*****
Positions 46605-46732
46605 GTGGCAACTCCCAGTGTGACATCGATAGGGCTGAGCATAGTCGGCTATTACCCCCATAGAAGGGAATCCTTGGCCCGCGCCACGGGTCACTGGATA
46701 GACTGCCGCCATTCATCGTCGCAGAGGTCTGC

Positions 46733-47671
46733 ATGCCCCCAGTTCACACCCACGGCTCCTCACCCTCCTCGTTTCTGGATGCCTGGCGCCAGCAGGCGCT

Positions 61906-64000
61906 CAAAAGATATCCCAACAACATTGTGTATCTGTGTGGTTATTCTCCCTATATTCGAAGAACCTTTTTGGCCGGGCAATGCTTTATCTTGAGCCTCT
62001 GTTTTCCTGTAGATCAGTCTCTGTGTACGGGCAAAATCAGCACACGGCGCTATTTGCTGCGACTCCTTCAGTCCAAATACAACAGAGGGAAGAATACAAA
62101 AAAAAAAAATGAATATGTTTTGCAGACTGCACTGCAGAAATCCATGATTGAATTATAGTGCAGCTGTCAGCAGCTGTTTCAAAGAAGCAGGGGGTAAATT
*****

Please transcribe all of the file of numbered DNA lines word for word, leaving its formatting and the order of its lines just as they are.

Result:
Positions 46605-46732
46605 GTGGCAACTCCCAGTGTGACATCGATAGGGCTGAGCATAGTCGGCTATTACCCCCATAGAAGGGAATCCTTGGCCCGCGCCACGGGTCACTGGATA
46701 GACTGCCGCCATTCATCGTCGCAGAGGTCTGC

Positions 46733-47671
46733 ATGCCCCCAGTTCACACCCACGGCTCCTCACCCTCCTCGTTTCTGGATGCCTGGCGCCAGCAGGCGCT

Positions 61906-64000
61906 CAAAAGATATCCCAACAACATTGTGTATCTGTGTGGTTATTCTCCCTATATTCGAAGAACCTTTTTGGCCGGGCAATGCTTTATCTTGAGCCTCT
62001 GTTTTCCTGTAGATCAGTCTCTGTGTACGGGCAAAATCAGCACACGGCGCTATTTGCTGCGACTCCTTCAGTCCAAATACAACAGAGGGAAGAATACAAA
62101 AAAAAAAAATGAATATGTTTTGCAGACTGCACTGCAGAAATCCATGATTGAATTATAGTGCAGCTGTCAGCAGCTGTTTCAAAGAAGCAGGGGGTAAATT